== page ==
I sold a small business at the end of 2017.
I owned the business for 3 ½ years, and during that time increased the value by 125%. I’m thrilled with the outcome of the sale, but I have been watching the new owner operate the business with more than a little jealousy. He’s been able to do several things that I couldn’t let myself do.
He’s made changes that I would have loved to make when I owned the business. I couldn’t because I knew I wanted to sell the business – and wanting to sell it made doing some things the “right way”, wrong.
Let’s take a simple example. The business used a fair amount of electricity, much of it in old, fluorescent lighting fixtures. Almost immediately the new owner switched to LED’s. He’s going to save good money off his monthly electrical bill, and a whole pile of it over time.
After I bought the business I had an energy audit done. Near the very top of the list of opportunities they suggested was switching out the fluorescent bulbs for LED’s. Doing so made sense in every way except one. I wasn’t planning to be the owner when that investment finally started paying back. The upfront conversion costs would have hurt my financial results more that the benefit achieved in the short time I was planning to own the business. It was the right thing to do long-term, but would have run directly counter to my exit goals, and would have been a net loss for me financially.
This was one of a dozen examples where the new owner is doing things “right” that would have been wrong for me. I like to run businesses I own the “right” way but knowing I planned to exit changed everything.
Too often business owners do everything “right” and end up seeing those decisions negatively impact the results the business generates. At least in the short-term. Then the decision to sell pops up and they they are left trying to justify a higher business valuation based on something other than results – and that almost never works.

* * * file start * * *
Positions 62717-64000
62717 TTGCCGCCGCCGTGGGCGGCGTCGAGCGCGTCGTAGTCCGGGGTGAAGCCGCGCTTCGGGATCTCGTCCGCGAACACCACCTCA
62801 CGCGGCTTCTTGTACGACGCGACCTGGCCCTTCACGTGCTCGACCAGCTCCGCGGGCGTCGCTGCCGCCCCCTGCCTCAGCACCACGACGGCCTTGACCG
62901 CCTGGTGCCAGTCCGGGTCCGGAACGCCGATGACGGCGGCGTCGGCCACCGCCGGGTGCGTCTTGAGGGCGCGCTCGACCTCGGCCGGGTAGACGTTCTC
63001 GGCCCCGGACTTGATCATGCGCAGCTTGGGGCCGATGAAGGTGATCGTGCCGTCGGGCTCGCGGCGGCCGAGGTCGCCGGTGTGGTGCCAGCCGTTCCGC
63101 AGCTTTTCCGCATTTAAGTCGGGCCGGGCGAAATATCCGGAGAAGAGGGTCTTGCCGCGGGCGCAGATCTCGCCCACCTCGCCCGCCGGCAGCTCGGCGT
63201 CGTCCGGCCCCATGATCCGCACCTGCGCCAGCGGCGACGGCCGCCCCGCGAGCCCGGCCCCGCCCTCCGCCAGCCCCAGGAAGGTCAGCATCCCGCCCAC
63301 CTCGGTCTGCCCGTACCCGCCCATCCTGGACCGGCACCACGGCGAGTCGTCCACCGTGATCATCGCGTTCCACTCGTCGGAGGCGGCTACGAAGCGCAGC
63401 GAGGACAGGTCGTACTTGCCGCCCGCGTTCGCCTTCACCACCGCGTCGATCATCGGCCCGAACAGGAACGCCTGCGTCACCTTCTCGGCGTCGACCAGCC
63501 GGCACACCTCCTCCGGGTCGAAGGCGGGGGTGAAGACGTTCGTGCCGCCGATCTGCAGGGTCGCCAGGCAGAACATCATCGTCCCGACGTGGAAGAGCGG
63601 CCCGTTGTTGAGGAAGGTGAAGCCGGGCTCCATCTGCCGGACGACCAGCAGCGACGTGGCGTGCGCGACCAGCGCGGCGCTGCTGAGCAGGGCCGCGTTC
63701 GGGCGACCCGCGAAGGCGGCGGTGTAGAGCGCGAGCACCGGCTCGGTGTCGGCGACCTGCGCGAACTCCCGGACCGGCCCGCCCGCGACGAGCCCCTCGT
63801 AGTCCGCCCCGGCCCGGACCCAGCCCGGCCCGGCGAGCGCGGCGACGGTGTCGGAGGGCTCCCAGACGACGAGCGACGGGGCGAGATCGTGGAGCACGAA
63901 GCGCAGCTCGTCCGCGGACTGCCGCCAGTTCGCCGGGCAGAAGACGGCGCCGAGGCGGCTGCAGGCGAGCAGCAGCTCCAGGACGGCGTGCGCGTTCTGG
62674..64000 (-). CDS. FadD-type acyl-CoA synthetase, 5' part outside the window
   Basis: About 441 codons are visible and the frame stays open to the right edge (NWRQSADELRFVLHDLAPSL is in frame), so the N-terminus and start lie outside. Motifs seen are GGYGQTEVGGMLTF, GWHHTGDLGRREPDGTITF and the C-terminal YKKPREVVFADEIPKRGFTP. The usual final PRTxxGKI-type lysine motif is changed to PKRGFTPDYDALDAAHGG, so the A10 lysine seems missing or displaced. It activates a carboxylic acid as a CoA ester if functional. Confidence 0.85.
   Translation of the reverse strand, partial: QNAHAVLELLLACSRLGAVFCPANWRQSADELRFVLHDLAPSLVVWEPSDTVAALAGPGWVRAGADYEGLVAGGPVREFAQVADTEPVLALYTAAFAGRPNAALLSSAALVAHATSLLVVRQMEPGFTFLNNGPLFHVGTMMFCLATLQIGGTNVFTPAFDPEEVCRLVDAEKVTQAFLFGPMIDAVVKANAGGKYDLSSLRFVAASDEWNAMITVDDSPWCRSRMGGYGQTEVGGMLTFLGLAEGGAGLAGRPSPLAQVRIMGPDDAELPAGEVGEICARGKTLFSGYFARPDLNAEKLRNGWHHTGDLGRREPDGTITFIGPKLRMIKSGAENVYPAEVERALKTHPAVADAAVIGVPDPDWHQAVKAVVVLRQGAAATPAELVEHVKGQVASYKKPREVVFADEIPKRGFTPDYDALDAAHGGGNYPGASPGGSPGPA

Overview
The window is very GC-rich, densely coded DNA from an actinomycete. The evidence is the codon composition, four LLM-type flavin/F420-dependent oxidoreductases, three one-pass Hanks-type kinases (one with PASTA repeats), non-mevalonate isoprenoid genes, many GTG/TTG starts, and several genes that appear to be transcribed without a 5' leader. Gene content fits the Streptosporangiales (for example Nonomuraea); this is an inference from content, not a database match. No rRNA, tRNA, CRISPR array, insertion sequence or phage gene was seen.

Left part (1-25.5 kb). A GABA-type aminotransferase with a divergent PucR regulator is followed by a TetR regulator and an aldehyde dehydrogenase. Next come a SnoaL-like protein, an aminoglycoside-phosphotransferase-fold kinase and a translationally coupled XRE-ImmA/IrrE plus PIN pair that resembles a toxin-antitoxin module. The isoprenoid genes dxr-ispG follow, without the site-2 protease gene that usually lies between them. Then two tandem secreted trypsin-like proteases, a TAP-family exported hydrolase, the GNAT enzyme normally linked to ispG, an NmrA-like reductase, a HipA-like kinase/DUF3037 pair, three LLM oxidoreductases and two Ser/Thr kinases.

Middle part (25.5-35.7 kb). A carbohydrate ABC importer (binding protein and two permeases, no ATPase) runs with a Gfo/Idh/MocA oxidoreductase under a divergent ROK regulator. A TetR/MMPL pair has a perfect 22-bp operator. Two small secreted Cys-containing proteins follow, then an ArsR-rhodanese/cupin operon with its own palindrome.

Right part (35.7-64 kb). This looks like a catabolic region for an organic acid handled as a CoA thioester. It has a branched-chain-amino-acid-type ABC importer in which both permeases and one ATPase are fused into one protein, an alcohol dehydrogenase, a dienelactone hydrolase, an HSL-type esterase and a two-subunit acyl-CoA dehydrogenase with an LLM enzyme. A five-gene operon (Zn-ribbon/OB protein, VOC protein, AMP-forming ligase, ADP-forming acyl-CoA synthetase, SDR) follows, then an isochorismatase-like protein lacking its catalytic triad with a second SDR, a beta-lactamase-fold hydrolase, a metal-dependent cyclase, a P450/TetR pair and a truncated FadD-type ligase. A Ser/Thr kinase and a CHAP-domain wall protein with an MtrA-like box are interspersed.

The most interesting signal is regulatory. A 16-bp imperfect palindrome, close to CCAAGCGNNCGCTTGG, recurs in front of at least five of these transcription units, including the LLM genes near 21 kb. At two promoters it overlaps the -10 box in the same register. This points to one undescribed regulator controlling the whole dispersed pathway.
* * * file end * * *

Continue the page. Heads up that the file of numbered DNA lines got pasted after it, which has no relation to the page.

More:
“We made money, but then we invested it back into the business” is what the seller says, but what the buyer (and their banker) hears is “we didn’t make any money”.
Take the simple fixture change example above. Imagine me trying to convince you that you should pay me $15,000 more for my business because of that. I would argue that the $15,000 I paid two years ago to lower your future electrical bills means you will make more money in the future. You should pay me now, for your future savings. While the logic might seem sound, it’s an argument that simply doesn’t work in the context of negotiating a business sale. The numbers are what the numbers are, the equipment is what the equipment is. And if you buy my argument, which of the other 52 investments I’ve made, that didn’t pay off for me, will you compensate me for?
Wanting to Sell the Business Turns Normal Business Decisions Upside Down.
If you’re serious about making an exit, and maximizing the value you receive, you need to start seeing your business and the results it achieves with those exit goals in mind. You need to see your decisions through your buyer’s eyes.
Many decisions you’ll make the same way, but some of the choices will change dramatically when viewed through that exit goal.
Are you interested in selling your business someday? When?
With the right answer you can start doing the wrong thing for all the right reasons.